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After years of uncertainty, Falmouth wind turbines to be demolished  

Credit:  Asad Jung | Cape Cod Times | June 6, 2022 | www.capecodtimes.com ~~

The saga of Falmouth’s largest renewable energy project appears to be finally nearing a close, now that the town has hired Atlantic Coast Dismantling LLC to demolish two wind turbines.

The job will cost $39,950, but the town may have to pay more due to electric work and site restoration, said Town Manager Peter Johnson Staub.

The Massachusetts Clean Water Trust also agreed to accept a minimum payment of $975,000 from the town to resolve its loan. The initial loan the Massachusetts Clean Water Trust gave the town to build the turbines was $4,865,000.

“It’s been a contentious issue for a long time, and we’re pleased to bring it to a closure,” said Johnson-Staub.

A turbulent history

Known as Wind 1 and Wind 2, the turbines were installed in 2010 and 2013, respectively, at the wastewater treatment facility on Blacksmith Shop Road to support renewable energy initiatives. However, once the turbines were operational neighbors began filing lawsuits to shut them down due to noise and what they claimed were turbine-related health problems such as headaches, anxiety, and problems sleeping.

After years of legal battles and town debates, the Select Board voted in July 2017 to shut down the turbines.

But the difficulties for the town didn’t stop there. Once the turbines were no longer running, the town needed to find a way to dismantle them and either find another use or dispose of them.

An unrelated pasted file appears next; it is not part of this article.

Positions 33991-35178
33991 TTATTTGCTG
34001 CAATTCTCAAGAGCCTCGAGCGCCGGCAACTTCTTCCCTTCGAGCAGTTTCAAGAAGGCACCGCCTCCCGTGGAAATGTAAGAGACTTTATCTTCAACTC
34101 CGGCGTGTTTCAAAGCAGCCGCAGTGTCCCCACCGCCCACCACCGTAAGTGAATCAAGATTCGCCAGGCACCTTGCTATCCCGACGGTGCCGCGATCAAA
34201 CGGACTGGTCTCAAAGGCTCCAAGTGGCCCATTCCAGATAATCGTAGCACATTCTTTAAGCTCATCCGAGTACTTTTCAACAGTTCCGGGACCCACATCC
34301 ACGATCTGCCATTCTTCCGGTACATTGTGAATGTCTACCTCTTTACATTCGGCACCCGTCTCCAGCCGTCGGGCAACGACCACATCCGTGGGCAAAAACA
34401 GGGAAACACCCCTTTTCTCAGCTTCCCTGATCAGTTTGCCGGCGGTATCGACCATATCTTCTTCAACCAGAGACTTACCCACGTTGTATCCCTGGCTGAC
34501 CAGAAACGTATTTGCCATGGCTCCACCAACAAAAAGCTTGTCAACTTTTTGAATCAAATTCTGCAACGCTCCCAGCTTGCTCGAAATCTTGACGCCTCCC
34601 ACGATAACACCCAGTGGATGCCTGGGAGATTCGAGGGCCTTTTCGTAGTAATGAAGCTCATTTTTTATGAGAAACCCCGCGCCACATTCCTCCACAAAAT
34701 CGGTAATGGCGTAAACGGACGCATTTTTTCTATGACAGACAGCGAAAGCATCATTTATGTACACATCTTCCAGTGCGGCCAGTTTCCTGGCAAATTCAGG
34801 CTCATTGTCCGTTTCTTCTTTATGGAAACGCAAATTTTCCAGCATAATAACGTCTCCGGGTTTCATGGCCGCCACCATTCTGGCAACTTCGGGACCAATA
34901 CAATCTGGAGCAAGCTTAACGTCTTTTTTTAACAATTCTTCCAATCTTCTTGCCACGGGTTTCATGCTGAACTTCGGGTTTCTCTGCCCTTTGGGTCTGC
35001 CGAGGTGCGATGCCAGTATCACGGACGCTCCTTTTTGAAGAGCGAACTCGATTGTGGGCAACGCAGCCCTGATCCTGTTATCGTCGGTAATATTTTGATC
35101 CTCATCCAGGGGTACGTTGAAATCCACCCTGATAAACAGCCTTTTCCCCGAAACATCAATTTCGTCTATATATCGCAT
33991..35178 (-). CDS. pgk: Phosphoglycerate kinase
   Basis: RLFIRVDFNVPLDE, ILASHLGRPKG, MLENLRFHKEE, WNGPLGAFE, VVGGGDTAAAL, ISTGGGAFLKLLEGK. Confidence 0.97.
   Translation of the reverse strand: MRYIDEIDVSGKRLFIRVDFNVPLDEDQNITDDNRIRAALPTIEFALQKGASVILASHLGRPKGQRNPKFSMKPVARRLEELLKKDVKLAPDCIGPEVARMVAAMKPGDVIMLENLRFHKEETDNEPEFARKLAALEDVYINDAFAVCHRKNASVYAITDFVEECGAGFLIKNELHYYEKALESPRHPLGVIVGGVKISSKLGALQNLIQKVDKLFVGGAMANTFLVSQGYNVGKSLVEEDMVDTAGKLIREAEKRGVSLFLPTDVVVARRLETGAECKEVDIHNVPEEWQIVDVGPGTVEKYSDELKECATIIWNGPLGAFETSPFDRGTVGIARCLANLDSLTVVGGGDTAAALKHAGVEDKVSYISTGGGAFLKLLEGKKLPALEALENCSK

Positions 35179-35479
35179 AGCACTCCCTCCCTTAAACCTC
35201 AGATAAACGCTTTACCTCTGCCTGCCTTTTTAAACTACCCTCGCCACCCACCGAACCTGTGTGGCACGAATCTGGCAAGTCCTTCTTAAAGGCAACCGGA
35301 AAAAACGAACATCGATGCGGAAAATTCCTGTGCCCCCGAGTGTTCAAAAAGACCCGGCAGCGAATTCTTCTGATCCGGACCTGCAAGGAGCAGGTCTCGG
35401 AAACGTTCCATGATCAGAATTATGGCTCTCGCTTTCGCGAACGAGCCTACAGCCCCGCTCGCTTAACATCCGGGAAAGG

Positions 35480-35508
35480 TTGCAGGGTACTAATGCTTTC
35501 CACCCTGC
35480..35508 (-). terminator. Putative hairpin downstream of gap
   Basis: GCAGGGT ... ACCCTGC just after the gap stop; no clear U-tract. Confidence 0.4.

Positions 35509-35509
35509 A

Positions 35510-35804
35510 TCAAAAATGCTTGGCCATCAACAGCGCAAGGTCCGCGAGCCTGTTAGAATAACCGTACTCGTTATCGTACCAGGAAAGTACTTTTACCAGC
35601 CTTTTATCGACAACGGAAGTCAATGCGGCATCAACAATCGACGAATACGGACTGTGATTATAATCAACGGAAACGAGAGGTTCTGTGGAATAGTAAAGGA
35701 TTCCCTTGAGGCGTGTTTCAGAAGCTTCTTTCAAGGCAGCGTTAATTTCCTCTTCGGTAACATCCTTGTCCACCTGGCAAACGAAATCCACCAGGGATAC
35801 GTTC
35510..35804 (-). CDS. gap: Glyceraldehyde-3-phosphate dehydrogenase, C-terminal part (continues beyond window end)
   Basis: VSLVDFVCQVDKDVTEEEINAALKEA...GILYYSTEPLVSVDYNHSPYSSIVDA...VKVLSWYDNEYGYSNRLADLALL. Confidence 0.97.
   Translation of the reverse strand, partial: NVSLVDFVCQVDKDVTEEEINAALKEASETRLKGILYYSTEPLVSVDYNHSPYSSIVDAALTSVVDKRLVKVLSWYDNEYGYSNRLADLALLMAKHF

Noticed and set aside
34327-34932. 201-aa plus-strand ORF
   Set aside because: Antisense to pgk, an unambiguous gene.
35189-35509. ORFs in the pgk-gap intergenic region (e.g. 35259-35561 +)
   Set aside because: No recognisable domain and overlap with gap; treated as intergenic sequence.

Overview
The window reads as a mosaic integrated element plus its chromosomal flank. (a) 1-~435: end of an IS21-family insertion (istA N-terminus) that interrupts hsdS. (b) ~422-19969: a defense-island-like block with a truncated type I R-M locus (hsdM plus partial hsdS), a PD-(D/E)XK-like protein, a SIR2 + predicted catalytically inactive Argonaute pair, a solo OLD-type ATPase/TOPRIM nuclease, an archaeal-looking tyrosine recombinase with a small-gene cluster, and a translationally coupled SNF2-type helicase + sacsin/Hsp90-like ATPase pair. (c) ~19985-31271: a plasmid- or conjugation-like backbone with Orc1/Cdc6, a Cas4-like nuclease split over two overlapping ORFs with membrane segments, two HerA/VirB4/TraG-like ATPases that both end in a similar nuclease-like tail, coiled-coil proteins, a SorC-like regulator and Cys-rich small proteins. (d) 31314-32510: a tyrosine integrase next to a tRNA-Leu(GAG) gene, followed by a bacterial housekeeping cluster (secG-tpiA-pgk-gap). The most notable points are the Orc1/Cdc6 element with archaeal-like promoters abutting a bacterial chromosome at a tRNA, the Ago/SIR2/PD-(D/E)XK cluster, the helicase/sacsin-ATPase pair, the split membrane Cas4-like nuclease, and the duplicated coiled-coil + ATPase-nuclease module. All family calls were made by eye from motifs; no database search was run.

The town initially wanted to have the turbines moved and operated elsewhere, though that idea never got off the ground. Falmouth also faced pushback from the state which denied its request to dismantle the turbines saying they were an “energy-efficient project.”

With the recent contract award and loan forgiveness, the town has taken an important step towards relieving itself of the problem. And although the failure of the wind turbines may be a setback for Falmouth’s commitment to renewable energy, officials haven’t given up yet.

“Obviously it was by far the town’s largest renewable energy project, but with that said there are many opportunities that we can now explore for other renewable energy projects,” said Johnson-Staub. He mentioned a focus on solar and energy-efficiency projects.

The next step for the town will be to finalize the contract with Atlantic Coast Dismantling LLC.

Source:  Asad Jung | Cape Cod Times | June 6, 2022 | www.capecodtimes.com

This article is the work of the source indicated. Any opinions expressed in it are not necessarily those of National Wind Watch.

The copyright of this article resides with the author or publisher indicated. As part of its noncommercial effort to present the environmental, social, scientific, and economic issues of large-scale wind power development to a global audience seeking such information, National Wind Watch endeavors to observe “fair use” as provided for in section 107 of U.S. Copyright Law and similar “fair dealing” provisions of the copyright laws of other nations. Send requests to excerpt, general inquiries, and comments via e-mail.

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